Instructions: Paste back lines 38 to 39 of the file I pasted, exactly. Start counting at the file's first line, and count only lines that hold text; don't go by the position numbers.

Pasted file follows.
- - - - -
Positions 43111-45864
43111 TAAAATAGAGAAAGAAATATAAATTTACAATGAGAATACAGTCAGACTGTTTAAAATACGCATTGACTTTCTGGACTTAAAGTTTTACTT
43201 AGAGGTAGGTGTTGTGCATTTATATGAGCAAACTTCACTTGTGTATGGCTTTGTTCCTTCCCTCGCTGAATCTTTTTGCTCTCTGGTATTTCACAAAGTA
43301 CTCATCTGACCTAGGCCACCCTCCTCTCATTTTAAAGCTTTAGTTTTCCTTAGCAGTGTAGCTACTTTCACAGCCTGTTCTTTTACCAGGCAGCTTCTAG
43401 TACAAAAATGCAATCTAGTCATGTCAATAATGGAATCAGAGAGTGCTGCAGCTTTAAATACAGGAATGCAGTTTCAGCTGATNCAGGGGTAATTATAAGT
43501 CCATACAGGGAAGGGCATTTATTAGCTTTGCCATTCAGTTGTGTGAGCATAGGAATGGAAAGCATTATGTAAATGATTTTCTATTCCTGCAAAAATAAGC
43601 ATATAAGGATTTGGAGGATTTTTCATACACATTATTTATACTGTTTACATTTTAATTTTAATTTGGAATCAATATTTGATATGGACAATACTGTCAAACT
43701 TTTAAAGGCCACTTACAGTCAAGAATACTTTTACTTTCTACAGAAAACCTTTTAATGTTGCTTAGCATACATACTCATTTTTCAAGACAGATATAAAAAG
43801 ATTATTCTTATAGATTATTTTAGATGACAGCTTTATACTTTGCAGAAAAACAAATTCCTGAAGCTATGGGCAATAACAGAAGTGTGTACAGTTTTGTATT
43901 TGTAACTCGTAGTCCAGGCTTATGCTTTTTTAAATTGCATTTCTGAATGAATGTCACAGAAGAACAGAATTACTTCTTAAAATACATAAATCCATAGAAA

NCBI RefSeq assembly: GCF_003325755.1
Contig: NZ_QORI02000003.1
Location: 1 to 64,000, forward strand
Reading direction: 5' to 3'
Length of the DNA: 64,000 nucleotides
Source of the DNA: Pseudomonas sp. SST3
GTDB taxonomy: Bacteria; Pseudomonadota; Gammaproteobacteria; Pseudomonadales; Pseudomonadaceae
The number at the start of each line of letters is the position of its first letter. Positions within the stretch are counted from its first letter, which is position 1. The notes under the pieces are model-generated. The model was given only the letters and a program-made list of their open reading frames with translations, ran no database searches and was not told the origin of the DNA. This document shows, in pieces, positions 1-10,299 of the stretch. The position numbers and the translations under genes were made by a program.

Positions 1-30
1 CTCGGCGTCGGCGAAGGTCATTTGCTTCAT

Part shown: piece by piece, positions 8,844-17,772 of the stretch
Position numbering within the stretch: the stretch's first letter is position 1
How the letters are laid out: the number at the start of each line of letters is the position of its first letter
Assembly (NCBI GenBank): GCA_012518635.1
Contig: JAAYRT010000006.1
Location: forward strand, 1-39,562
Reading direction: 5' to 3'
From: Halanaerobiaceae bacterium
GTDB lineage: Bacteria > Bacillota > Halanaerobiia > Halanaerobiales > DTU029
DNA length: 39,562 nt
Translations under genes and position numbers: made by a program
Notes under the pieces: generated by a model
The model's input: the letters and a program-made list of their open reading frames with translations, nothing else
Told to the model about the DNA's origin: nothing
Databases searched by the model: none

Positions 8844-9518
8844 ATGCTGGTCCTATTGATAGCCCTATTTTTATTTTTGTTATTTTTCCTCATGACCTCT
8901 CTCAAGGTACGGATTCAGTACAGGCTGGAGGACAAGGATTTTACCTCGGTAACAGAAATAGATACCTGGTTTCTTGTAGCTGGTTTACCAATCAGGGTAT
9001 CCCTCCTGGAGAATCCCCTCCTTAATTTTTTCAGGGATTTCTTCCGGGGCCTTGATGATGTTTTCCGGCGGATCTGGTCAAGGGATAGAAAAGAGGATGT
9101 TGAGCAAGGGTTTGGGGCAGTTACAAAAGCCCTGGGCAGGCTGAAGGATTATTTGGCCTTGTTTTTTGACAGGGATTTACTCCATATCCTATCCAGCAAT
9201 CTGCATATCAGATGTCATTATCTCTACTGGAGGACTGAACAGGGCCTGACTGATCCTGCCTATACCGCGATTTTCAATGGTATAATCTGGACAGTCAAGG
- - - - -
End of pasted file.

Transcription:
8901 CTCAAGGTACGGATTCAGTACAGGCTGGAGGACAAGGATTTTACCTCGGTAACAGAAATAGATACCTGGTTTCTTGTAGCTGGTTTACCAATCAGGGTAT
9001 CCCTCCTGGAGAATCCCCTCCTTAATTTTTTCAGGGATTTCTTCCGGGGCCTTGATGATGTTTTCCGGCGGATCTGGTCAAGGGATAGAAAAGAGGATGT